May 29, 2013
IN THE INTEREST OF P CHILDREN
NOT FOR PUBLICATION IN WEST'S HAWAII REPORTS AND PACIFIC REPORTER
APPEAL FROM THE FAMILY COURT OF THE FIRST CIRCUIT (FC-S NO. 11-00098).
Herbert Y. Hamada for Mother-Appellant.
Mary Anne Magnier Asami M. Williams Deputy Attorneys General, for Petitioner-Appellee Department of Human Services.
Foley, Presiding J., Fujise and Reifurth, JJ.
SUMMARY DISPOSITION ORDER
Mother-Appellant (Mother) appeals from the Order Terminating Parental Rights, entered July 19, 2012 in the Family Court of the First Circuit (family court).
On appeal, Mother claims the family court erred by finding that she was not currently willing and able to provide a safe family home for her three children. Mother contends that social worker, Laura Bailey (Bailey), should not have been allowed to testify at trial; and that another social worker, Debbie Yoshizumi (Yoshizumi), should not have been allowed to testify by telephone on July 19, 2012 after the court continued her testimony until August 31, 2012. Mother specifically challenges Findings of Fact (FOFs) 32, 50, 53, 54, 63, 67, 71, 73, 82, 83, 84, and 96. Lastly, Mother argues there was no FOF indicating the Permanent Plan dated December 27, 2011 is in the best interest of the children, as required by Hawaii Revised Statutes (HRS) § 587A-33(a)(3) (Supp. 2012).
Upon careful review of the record and the briefs submitted by the parties and having given due consideration to the arguments advanced and the issues raised by the parties, we conclude Mother's appeal is without merit.
The Department of Human Services (DHS) adduced clear and convincing evidence that Mother was not currently willing and able to provide a safe family home to the children, even with the assistance of a service plan. As part of Mother's service plan, she underwent an substance abuse assessment which recommended intensive outpatient treatment. Mother elected not to participate in the recommended intensive outpatient treatment in favor of meetings with her own therapist, Craig T. Twentyman, PhD (Dr. Twentyman.) Dr. Twentyman was not aware of the Mother's substance abuse assessment that recommended intensive outpatient treatment. Dr. Twentyman was also not aware that Mother had ever tested positive for drugs despite Mother testing positive for opiates on April 12 and 14, 2011, and testing positive for methamphetamine on April 28, May 3, and August 16, 2011. At the time of the July 2012 trial, Dr. Twentyman had not drug tested mother since 2011. During the pendency of this case, Mother failed to appear for at least 12 scheduled drug testings, which were considered to be presumptive positive drug test results. Mother was removed from the Hina Mauka random drug testing program in February 2012, Mother's substance abuse issues were clearly not resolved and Mother was not likely to address the issue after discontinuing random drug testing. Yet, Dr. Twentyman did not believe that Mother was a regular user of drugs.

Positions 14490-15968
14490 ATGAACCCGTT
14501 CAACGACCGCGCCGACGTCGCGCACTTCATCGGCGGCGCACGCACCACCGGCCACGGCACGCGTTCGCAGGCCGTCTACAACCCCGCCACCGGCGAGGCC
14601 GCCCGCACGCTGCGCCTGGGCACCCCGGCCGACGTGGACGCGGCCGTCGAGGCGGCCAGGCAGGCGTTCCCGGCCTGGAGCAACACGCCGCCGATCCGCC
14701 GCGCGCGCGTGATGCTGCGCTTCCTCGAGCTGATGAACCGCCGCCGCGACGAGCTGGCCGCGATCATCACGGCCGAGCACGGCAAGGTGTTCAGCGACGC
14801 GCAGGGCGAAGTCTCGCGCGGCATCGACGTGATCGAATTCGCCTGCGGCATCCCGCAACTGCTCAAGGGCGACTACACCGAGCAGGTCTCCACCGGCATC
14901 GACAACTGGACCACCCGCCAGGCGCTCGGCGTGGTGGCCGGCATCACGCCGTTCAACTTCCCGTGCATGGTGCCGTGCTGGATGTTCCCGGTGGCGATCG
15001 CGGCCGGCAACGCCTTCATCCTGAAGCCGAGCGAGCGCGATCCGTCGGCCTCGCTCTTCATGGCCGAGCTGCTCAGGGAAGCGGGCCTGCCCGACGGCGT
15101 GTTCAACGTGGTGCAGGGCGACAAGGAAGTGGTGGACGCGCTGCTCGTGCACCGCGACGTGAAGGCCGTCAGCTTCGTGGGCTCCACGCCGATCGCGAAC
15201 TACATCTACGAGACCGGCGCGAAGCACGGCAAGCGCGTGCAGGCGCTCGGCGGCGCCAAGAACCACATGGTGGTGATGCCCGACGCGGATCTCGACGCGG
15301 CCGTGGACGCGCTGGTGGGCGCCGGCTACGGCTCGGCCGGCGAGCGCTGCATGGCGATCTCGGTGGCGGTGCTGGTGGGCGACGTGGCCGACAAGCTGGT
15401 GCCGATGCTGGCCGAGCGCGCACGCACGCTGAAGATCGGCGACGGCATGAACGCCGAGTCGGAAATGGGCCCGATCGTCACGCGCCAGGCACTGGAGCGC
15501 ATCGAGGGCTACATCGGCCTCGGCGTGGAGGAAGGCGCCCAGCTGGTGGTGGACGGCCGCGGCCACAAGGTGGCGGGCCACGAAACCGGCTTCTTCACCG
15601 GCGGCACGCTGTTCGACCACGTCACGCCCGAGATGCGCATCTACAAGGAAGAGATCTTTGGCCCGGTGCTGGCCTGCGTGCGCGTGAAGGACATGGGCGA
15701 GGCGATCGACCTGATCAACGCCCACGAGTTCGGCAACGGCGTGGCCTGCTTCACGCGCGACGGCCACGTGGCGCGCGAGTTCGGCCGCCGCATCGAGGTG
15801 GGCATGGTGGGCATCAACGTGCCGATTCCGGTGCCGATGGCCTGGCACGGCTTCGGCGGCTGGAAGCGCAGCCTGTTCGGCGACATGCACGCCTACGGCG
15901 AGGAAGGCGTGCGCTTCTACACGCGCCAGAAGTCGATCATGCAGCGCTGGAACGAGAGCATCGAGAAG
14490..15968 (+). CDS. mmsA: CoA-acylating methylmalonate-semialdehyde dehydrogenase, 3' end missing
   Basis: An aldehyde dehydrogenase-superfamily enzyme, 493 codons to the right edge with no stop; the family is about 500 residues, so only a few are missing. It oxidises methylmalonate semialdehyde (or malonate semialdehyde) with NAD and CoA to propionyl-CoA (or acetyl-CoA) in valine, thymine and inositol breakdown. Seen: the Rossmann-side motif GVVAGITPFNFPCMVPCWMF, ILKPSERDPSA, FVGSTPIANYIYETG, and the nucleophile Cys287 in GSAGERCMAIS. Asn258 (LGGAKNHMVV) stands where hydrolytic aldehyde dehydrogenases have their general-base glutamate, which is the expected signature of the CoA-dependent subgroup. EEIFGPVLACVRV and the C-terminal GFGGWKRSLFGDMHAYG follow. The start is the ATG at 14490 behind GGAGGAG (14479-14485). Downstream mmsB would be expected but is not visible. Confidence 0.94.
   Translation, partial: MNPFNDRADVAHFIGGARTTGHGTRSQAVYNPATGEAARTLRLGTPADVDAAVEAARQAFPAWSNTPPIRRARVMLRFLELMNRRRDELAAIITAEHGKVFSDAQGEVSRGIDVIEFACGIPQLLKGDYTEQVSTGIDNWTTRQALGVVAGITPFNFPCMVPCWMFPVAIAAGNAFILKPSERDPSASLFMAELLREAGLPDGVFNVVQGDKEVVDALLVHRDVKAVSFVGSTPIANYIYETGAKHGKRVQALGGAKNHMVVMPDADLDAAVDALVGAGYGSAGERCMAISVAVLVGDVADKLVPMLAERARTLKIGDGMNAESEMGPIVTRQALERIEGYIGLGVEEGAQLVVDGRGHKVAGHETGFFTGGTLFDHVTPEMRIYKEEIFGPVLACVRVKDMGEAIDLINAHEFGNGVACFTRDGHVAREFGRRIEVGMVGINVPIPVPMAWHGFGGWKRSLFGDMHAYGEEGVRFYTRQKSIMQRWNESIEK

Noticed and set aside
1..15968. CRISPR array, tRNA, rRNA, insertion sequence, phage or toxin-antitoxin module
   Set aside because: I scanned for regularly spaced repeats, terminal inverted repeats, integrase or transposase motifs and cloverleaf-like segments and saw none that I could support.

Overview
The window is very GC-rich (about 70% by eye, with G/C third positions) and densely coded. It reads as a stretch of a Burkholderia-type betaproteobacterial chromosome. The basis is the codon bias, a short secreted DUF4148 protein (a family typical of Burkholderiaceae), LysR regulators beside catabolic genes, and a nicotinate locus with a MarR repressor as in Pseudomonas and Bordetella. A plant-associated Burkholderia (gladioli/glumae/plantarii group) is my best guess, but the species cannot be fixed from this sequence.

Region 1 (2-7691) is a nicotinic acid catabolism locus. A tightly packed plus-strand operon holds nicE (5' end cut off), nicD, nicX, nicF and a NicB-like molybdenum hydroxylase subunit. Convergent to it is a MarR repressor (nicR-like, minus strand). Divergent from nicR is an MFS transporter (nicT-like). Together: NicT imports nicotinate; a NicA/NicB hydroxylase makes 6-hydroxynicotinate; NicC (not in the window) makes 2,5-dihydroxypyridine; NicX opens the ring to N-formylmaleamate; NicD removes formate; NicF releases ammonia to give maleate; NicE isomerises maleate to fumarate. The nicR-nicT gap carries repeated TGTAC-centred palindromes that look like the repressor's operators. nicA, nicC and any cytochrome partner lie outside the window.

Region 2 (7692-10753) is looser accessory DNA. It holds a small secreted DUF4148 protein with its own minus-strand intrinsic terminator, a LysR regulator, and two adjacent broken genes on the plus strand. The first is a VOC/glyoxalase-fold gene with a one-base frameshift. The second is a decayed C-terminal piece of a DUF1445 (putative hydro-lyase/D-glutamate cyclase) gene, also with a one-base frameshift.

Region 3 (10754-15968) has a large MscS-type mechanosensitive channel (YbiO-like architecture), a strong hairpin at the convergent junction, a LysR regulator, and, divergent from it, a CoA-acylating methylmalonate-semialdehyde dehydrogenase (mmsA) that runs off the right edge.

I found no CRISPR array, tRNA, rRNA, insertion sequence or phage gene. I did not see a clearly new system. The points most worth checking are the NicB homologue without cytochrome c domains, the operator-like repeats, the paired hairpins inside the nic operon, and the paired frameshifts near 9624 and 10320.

Dr. Twentyman clinically discharged Mother after she completed her anger management and domestic violence counseling. However, Bailey opined that Mother could not provide a safe family home because of unresolved domestic and substance abuse issues, as evidenced by Mother's neighbors reporting that police were called to Mother's residence due to her fighting with her husband. Mother's fighting with her husband was one of the primary issues upon which this case was initiated.